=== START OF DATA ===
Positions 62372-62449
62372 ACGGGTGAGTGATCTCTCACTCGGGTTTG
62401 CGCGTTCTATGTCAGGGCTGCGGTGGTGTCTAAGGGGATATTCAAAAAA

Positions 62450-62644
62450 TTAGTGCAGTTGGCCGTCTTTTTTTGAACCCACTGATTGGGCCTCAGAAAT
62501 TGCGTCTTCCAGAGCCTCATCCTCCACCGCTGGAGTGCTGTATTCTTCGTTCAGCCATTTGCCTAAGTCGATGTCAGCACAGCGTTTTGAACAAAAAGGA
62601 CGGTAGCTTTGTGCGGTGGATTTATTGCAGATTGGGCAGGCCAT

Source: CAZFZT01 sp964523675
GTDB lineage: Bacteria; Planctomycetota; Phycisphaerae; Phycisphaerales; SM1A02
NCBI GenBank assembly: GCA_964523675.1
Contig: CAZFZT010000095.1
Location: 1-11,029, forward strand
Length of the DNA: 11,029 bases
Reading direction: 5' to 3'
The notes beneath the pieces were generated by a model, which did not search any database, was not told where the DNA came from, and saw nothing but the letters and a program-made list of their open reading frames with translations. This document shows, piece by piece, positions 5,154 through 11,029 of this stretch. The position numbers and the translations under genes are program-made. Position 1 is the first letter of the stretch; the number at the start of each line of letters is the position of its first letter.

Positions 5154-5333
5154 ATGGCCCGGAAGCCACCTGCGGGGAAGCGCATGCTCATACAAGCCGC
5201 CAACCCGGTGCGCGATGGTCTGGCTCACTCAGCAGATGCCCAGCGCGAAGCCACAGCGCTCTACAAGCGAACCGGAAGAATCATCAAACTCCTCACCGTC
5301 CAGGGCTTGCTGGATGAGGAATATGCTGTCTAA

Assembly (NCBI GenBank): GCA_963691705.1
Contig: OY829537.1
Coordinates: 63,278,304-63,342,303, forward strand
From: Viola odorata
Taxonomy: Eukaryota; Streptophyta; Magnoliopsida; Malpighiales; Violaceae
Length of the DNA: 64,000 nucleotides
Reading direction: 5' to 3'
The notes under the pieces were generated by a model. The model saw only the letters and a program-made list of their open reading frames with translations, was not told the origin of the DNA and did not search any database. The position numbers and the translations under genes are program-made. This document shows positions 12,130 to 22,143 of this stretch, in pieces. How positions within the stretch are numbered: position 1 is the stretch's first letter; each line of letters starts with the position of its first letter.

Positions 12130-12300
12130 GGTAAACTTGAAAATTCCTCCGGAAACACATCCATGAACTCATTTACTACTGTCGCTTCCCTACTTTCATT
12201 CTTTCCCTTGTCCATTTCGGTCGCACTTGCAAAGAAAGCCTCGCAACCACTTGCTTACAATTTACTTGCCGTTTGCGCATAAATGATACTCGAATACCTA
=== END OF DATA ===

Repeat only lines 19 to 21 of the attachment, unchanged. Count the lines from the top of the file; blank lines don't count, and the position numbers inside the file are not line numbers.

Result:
5301 CAGGGCTTGCTGGATGAGGAATATGCTGTCTAA

Assembly (NCBI GenBank): GCA_963691705.1
Contig: OY829537.1